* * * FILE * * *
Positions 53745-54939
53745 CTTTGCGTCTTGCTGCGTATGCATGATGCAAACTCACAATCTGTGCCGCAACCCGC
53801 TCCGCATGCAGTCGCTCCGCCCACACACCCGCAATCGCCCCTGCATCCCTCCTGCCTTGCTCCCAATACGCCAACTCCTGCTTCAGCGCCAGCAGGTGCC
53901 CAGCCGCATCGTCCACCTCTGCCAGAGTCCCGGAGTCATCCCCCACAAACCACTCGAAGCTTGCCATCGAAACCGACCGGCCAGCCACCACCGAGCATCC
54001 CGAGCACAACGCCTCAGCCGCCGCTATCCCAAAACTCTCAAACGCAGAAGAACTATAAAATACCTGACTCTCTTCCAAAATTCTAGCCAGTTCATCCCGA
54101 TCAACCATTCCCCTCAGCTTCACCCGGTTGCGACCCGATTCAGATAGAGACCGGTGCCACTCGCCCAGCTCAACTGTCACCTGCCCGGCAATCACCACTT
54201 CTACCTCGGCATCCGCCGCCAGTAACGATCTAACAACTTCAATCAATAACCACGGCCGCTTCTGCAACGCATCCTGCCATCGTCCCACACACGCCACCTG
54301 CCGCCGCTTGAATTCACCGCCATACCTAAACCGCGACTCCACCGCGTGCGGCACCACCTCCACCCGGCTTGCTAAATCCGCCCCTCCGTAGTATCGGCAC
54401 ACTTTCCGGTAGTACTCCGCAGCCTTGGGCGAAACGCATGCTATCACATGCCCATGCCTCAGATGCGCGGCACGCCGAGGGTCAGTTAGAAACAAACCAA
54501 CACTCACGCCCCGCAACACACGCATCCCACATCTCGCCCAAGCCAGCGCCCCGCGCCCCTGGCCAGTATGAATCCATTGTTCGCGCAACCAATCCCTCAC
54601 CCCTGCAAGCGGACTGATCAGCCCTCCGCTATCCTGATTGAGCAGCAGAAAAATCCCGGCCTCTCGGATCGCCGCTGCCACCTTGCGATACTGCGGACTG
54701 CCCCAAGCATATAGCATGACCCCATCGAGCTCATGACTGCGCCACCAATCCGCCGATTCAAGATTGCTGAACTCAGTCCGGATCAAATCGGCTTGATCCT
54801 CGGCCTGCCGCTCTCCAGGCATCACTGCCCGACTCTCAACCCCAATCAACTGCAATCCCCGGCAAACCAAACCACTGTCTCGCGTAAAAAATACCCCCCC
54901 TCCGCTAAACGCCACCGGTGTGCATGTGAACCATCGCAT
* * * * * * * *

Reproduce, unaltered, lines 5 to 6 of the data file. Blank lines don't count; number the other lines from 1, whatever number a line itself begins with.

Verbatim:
54001 CGAGCACAACGCCTCAGCCGCCGCTATCCCAAAACTCTCAAACGCAGAAGAACTATAAAATACCTGACTCTCTTCCAAAATTCTAGCCAGTTCATCCCGA
54101 TCAACCATTCCCCTCAGCTTCACCCGGTTGCGACCCGATTCAGATAGAGACCGGTGCCACTCGCCCAGCTCAACTGTCACCTGCCCGGCAATCACCACTT